Anyway, if someone would to that, it would save me the trouble of building my own “Mask-ryoshka” dust cap out of junk from the dollar store. But if I’m being totally honest, avoiding building my own stuff out of junk from the dollar store was never the point of the exercise, was it?*

* With apologies to Adam Savage.
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Why and how to make a sub-aperture mask for a refractor

February 11, 2017

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Here’s the Bresser Messier AR102S Comet Edition with a homemade aperture mask. I just converted the scope from a 102mm f/4.5 to a 60mm f/7.7.

“WAT!? You took a refractor, the most aperture-challenged of the three basic telescope designs, and made it even smaller?”

Yup. For several reasons.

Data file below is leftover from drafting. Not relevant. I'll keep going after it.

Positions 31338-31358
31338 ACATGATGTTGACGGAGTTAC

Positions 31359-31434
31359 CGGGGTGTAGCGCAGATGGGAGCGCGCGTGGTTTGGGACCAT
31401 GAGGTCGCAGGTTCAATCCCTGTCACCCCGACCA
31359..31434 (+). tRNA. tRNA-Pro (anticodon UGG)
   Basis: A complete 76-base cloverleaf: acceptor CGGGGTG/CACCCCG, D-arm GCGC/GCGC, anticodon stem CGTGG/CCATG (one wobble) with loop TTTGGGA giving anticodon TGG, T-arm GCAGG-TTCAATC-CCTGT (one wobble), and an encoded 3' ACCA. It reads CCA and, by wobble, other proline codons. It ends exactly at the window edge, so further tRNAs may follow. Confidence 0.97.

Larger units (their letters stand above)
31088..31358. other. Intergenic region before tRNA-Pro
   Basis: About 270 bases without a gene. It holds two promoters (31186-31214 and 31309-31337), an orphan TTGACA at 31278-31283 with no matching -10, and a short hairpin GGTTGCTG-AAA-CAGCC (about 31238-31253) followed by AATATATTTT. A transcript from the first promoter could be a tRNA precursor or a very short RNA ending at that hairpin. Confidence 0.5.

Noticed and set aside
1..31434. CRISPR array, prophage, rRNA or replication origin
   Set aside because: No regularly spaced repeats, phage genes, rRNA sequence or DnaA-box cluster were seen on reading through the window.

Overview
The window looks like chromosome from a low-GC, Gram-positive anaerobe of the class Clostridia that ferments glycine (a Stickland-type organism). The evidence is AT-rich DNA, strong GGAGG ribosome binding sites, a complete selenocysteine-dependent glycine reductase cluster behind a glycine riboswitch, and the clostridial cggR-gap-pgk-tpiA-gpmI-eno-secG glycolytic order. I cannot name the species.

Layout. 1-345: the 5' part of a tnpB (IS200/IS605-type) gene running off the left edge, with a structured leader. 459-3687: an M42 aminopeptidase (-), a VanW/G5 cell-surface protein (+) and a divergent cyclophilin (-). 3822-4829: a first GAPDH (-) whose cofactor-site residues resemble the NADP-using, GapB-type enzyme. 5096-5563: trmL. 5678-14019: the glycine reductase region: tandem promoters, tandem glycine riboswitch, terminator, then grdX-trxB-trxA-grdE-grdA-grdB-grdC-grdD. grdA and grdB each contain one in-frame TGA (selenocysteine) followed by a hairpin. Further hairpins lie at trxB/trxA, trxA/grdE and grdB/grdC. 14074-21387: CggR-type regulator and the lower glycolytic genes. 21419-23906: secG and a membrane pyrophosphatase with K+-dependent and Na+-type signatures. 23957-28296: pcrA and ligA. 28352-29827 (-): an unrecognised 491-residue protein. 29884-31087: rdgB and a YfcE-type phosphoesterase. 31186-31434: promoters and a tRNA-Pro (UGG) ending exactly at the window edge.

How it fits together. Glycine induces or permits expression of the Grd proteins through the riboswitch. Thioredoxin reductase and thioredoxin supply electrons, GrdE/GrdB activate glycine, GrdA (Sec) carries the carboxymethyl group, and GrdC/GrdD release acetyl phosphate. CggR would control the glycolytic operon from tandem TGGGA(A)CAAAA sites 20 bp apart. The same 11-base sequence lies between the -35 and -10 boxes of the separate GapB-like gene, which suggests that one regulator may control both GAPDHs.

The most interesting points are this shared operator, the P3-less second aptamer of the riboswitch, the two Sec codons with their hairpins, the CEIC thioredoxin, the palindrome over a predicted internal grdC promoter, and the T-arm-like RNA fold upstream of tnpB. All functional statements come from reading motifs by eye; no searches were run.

The first and most obvious is to control chromatic aberration (CA), also known as false color. Despite the name ‘achromat’, which literally means ‘no color’, doublet refractors without extra-low dispersion (ED) glass do show some false color, because their lenses do not bring all of the colors of light to the same focus point (they’re still a LOT better than scopes with a singlet objective lens, like those used by Galileo). For dim objects like galaxies, nebulae, and most field stars, the effect is not noticeable, even in large and optically fast scopes like the AR102S Comet Edition (nickname needed). But bright objects like the moon, planets, and first magnitude stars will be surrounded by purplish halos, and may have yellowish margins. In effect, the purple and yellow-orange parts of the spectrum are forming out-of-focus images that are superimposed on the main in-focus image.